10 Tips for Writing a Winning Sales Resume

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Looking for a sales job or interested in taking the next step in your sales career?

Chances are, you have a lot of competition. Sales jobs are in high demand, with more and more people interested in the flexibility and the monetary rewards that sales roles can bring. For applicants, this means one thing: Creating a detailed, well-structured resume is key if you want to increase your chances of landing a job.

Fortunately, if you’ve been in sales for any length of time, selling is what you do. And if you’ve mastered the art of selling a product, transitioning to selling yourself is simply a mind shift. To help you present your best self on paper, here are 10 tips for writing a sales resume that will get you the job.


1. Focus on numbers

In sales, metrics are everything. Use key numbers and figures on your resume to prove to potential employers that you know how to get results. Choose the stats that are the most impressive, whether that’s dollar amounts or percentages.

Then include those numbers in context, adding a statement that shows the long-term effects of the sales you made. Including these metrics is a great way to quantify the value you can bring to a company. 

  • Boosted territory’s market sales from under $450K in 20202 to $3M+ in under two years by establishing and cultivating key relationships with regional distributors.
  • Successfully bid and negotiated contracts ranging from $90K to $3M per project. Developed new territory into third most profitable in southern region within first year with company.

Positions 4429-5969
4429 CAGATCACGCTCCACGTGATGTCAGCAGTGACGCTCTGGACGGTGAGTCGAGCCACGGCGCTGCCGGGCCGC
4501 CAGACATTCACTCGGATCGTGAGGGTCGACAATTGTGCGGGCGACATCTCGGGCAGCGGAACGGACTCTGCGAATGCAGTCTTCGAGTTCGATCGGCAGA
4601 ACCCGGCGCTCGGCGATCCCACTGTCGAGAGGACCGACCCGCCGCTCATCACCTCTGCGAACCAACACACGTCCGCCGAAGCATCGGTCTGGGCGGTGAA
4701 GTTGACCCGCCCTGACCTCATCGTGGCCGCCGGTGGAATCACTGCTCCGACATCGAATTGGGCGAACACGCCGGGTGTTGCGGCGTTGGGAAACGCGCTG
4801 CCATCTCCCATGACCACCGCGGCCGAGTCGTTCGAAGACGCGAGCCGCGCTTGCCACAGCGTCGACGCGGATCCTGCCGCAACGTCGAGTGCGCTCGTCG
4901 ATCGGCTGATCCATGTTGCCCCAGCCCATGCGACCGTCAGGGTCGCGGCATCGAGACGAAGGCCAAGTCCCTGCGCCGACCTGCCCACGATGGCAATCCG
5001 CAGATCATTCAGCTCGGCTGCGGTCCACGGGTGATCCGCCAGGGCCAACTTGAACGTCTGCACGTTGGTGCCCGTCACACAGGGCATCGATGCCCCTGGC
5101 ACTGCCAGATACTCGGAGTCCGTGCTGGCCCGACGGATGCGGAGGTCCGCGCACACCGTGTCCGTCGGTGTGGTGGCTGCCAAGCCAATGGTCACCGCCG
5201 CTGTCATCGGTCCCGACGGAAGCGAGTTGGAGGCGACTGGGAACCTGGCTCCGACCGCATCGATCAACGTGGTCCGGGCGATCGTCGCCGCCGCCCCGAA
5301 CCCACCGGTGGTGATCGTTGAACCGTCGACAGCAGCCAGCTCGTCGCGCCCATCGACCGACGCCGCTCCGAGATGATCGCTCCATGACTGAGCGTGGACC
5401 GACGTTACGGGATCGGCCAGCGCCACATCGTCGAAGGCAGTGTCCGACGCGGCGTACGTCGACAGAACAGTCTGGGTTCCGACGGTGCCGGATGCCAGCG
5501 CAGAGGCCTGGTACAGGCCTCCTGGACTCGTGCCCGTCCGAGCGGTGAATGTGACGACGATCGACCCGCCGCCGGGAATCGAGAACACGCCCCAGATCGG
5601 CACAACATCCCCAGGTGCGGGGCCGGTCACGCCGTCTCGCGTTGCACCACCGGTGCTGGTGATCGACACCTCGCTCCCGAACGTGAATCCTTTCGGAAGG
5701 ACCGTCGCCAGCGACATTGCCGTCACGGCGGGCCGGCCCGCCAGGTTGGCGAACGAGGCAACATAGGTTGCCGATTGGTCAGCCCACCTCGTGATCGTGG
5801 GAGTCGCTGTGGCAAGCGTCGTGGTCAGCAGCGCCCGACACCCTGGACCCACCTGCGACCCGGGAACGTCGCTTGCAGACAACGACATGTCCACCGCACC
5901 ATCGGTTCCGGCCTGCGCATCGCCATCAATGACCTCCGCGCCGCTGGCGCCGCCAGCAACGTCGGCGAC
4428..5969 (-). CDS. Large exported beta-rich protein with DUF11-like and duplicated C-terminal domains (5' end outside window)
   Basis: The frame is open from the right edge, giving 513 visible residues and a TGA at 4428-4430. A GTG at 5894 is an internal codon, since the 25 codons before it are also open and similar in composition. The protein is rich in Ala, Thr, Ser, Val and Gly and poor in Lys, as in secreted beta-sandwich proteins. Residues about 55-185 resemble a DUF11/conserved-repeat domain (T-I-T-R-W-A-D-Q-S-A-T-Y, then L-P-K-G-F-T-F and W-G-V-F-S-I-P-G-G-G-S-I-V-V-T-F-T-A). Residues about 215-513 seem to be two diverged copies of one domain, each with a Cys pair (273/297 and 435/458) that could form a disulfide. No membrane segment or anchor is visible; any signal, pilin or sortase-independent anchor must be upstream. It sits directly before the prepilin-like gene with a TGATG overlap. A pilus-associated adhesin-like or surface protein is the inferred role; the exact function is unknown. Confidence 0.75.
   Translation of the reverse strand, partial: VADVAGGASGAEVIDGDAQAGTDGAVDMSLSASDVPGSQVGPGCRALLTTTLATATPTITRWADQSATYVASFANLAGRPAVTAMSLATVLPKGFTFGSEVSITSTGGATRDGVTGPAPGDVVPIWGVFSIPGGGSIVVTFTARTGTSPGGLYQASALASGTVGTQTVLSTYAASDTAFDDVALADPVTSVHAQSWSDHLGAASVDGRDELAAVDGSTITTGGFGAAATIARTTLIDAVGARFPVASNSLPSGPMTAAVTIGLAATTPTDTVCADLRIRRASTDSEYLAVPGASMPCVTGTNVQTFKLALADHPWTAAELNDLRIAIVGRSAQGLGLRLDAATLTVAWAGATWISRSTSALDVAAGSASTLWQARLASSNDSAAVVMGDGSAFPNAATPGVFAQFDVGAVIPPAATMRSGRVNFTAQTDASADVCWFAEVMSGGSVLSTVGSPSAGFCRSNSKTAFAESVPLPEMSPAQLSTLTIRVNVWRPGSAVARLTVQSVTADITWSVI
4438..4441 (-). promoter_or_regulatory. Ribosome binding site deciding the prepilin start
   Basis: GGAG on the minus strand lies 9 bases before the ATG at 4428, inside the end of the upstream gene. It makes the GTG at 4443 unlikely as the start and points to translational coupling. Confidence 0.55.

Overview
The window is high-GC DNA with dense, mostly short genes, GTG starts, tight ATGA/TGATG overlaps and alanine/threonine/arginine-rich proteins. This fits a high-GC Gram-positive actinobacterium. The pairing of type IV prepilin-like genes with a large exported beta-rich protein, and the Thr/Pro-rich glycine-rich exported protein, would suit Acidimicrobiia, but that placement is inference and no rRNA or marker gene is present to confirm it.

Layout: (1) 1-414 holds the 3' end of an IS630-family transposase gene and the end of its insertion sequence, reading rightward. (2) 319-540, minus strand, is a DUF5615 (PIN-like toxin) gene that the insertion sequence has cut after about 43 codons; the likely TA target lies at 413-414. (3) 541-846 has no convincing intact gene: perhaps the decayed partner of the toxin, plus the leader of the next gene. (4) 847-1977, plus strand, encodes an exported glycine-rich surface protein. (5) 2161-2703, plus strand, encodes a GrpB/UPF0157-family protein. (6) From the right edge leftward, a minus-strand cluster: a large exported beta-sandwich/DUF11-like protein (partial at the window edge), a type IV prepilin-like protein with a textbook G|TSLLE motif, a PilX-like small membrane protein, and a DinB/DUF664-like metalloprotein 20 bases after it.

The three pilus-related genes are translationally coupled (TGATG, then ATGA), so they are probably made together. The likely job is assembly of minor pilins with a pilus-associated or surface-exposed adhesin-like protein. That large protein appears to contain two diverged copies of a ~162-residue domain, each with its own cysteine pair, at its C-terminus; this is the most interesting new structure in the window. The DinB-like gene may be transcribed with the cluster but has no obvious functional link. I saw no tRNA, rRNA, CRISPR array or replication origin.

• Grew overall ARR to $9.5M; generated $6M+ in total net new business and expansion revenue. 
  • Boosted unit sales by 9% while increasing profit margin by 14.6% over TTM; exceeded sales quota by 57% over same time period.
  • Added 700+ new customers across SMB, Mid-Market, and Enterprise, increasing overall number of paid customers by 78%. 
  • Notable $50K-$100K Enterprise wins include Target, Walmart, IBM, Costco, and Amazon. 


2. Be specific about your experience

To convince a hiring manager you’re the right person for the job, get specific about why, sharing the nitty-gritty details of your experience that set you up to easily step into a new role.

List each of your previous positions and add a few bullet points under each one where you can include the specifics of your responsibilities. Helpful details might include:

  • Types of products you’ve sold
  • Types of customers to whom you’ve sold
  • Regions in which you’ve sold
  • Length of average sales cycle
  • Quota achievement 

Be descriptive about what you’ve done so hiring managers can fully understand the experience (and the value) you bring to the table. 


3. Highlight your skills

Creating a section to highlight relevant skills is a smart way to show employers you have the expertise it takes to shine in the position they’re trying to fill.

In the sales industry, these skills might include things like direct experience with specific CRM’s and other relevant technology, strong interpersonal skills, or a thorough understanding of industry dynamics.

Think about what you’re good at and how those skills could translate to your target sales job. That’s what you want to add in this section of your resume. 


4. Cover your education

While a formal education doesn’t always translate to sales success, we always recommend including your educational background on your resume. This is the place where your bachelor’s degree as well as any further education will go.

Don’t feel like you have to limit this section to only formal degrees — additional sales-based certifications or courses are relevant, too. Looking for courses to take? Check out our post on the 25 Best Online Learning Resources for Skill Development.


5. Mention software experience